SACRAMENTO, Calif. (AP) – California scored a major victory Wednesday in its bid to be a player in the fight against global warming, as a federal judge ruled that the state has the authority to regulate greenhouse gas emissions from cars.

The ruling by U.S. District Judge Anthony Ishii in Fresno was another in a series of losses this year for automakers, who have sought to block California’s clean car mandates from taking effect here and in 16 other states that together make up nearly half the U.S. population.

The win for environmentalists is tempered by the federal Environmental Protection Agency, however, which has yet to grant California’s two-year-old request for a waiver, the last roadblock to the new rules. Ishii’s ruling puts more pressure on the federal government to approve California’s law and sends a signal to Congress not to interfere in that process.

“Today’s decision marks another important victory in the fight against global warming,” Gov. Arnold Schwarzenegger said in a statement. “California and other states will prevail in our goal to take aggressive action on climate change.” Automakers sued California over the tailpipe standards it approved in 2004, which would force automakers to cut greenhouse gases by about one- third in new cars and light trucks by 2016.

The Association of International Automobile Manufacturers argued that a 1975 federal energy law gave the U.S. Department of Transportation sole jurisdiction to establish one uniform fuel economy standard.

They said piecemeal attempts by states to regulate greenhouse gases would force manufacturers to make vehicles using too many different standards, raising the cost of cars and eliminating some model choices. They also claimed it would undermine America’s foreign policy efforts on climate change.

But Ishii rejected those claims, saying Congress gave California and the EPA the authority to regulate vehicle emissions, even if they impose rules that are more strict than those from federal highway officials.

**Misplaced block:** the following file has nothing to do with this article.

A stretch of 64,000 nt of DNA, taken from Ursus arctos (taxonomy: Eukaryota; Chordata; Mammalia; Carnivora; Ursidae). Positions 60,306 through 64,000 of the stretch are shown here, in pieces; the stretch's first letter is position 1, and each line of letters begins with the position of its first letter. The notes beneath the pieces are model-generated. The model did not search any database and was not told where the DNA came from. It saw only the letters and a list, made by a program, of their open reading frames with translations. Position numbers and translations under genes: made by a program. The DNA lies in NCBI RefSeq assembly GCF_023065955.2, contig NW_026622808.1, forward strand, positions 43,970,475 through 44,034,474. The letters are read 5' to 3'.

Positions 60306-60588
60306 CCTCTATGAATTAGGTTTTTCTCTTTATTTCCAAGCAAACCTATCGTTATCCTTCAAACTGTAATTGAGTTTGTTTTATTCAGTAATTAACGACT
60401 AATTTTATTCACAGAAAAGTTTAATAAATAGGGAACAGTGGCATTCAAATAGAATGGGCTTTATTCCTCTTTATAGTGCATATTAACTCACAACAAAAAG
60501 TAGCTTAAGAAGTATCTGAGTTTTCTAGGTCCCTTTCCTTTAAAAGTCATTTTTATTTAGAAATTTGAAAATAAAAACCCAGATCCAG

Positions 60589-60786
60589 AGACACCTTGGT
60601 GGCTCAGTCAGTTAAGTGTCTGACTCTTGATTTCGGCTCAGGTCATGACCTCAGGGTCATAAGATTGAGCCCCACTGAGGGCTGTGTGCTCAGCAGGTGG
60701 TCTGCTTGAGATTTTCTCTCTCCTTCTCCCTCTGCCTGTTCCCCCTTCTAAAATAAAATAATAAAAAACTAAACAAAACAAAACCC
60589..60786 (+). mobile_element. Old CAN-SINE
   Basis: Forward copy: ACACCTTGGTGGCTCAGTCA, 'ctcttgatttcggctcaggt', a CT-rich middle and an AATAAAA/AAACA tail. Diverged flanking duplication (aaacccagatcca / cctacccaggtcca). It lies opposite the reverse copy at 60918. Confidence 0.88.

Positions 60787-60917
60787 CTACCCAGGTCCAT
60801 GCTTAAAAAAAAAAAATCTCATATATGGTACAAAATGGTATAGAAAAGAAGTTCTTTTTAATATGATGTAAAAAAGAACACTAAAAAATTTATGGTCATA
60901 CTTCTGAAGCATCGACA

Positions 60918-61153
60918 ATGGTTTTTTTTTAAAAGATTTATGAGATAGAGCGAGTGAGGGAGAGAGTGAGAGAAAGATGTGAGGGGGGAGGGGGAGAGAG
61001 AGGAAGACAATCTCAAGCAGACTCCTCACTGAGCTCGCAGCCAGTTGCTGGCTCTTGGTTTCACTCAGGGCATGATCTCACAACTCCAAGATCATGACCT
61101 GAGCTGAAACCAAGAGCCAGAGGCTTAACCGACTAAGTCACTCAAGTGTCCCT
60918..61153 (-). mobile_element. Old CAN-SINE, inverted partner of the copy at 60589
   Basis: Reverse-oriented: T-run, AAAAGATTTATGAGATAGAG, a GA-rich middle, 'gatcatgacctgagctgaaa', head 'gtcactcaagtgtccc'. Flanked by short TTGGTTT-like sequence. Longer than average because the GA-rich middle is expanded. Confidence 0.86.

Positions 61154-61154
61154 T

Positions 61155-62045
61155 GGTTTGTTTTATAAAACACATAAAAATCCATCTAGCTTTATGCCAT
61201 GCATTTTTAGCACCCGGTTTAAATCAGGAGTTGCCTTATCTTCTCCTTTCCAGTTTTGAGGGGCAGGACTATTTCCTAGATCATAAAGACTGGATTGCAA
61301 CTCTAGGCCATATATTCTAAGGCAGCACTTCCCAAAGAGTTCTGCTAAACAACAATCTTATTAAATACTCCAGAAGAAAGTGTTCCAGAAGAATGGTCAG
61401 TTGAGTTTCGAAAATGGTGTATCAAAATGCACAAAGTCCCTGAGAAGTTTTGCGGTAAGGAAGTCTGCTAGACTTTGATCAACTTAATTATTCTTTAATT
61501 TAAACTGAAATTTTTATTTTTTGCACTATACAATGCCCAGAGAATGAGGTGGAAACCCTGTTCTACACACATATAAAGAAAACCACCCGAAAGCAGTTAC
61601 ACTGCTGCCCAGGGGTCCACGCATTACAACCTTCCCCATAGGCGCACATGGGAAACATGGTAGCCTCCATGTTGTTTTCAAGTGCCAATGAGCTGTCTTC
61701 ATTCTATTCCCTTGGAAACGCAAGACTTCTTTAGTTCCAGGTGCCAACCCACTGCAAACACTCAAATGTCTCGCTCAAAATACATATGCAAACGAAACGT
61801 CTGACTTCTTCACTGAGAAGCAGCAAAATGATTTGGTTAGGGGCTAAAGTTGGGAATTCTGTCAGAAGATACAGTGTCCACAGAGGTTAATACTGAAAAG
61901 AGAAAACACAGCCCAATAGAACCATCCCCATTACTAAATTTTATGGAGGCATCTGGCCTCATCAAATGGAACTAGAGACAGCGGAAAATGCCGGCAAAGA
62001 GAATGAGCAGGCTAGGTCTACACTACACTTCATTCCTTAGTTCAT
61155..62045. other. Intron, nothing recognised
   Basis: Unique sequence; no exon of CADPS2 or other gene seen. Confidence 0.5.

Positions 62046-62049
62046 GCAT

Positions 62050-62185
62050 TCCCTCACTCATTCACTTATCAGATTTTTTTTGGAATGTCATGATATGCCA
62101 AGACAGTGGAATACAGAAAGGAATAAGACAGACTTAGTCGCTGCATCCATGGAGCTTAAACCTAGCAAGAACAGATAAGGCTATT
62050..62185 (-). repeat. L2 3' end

“It would be the very definition of folly” to prevent environmental agencies from regulating greenhouse gas emissions, Ishii wrote in his 57-page opinion.

As well as improving fuel efficiency, Ishii suggested car companies could comply with the new regulations by increasing the efficiency of air conditioners in vehicles or building more hybrid and alternative-fuel cars.

AIAM said it would consult with its 14 member companies, which include auto giants such as Toyota Motor Corp., Honda Motor Co., Nissan Motor Co. and Hyundai Motor Co., about whether to appeal.

“While we have not yet had an opportunity to analyze the California federal court’s decision, we are obviously very disappointed by this result,” said Michael Stanton, the association’s president and chief executive.

Under the Clean Air Act, California is the only state that can set its own vehicle pollution standards because it started regulating air pollution before the EPA was created. Other states are free to choose either the California rules or the federal government’s.

Twelve other states – Connecticut, Maine, Maryland, Massachusetts, New Jersey, New Mexico, New York, Oregon, Pennsylvania, Rhode Island, Vermont and Washington – have adopted California’s emissions standards, and the governors of Arizona, Colorado, Florida and Utah have said they also plan to adopt them.

First, they need the EPA to grant California’s waiver request. Frustrated by the lack of federal action, 14 states joined California in a lawsuit against the agency in November.

“Unfortunately, the EPA is under the thumb of the White House,” California Attorney General Jerry Brown said Wednesday. “I hope this will get the attention of President Bush and have him support significant caps on greenhouse gas emissions.”

Connecticut Attorney General Richard Blumenthal added that the EPA should “stop its shameful stonewalling and address this growing and grave threat to the environment and human health.”

Last summer, EPA Administrator Stephen Johnson said he would decide on California’s waiver request by the end of this year.

The state’s plan to reduce tailpipe emissions is key to California’s goal of lowering greenhouse gas emissions to 1990 levels by 2020. About a third of the state’s emissions come from cars, pickups and sport utility vehicles, a figure that will only grow if they are not regulated in the nation’s most populous state.

In April, the U.S. Supreme Court ruled that the EPA could regulate greenhouse gases as a pollutant. In a case similar to the one in California, in September a federal judge in Vermont rejected similar claims by the Alliance of Automobile Manufacturers, which includes domestic automakers Ford Motor Co., General Motors Corp. and Chrysler LLC.

“This is not only another nail in the industry’s auto fight, this should be the end of it,” said David Bookbinder, an attorney with Sierra Club, one of six environmental groups that intervened in the California lawsuit. “They’ve lost every attempt they’ve made to stop the standards.”

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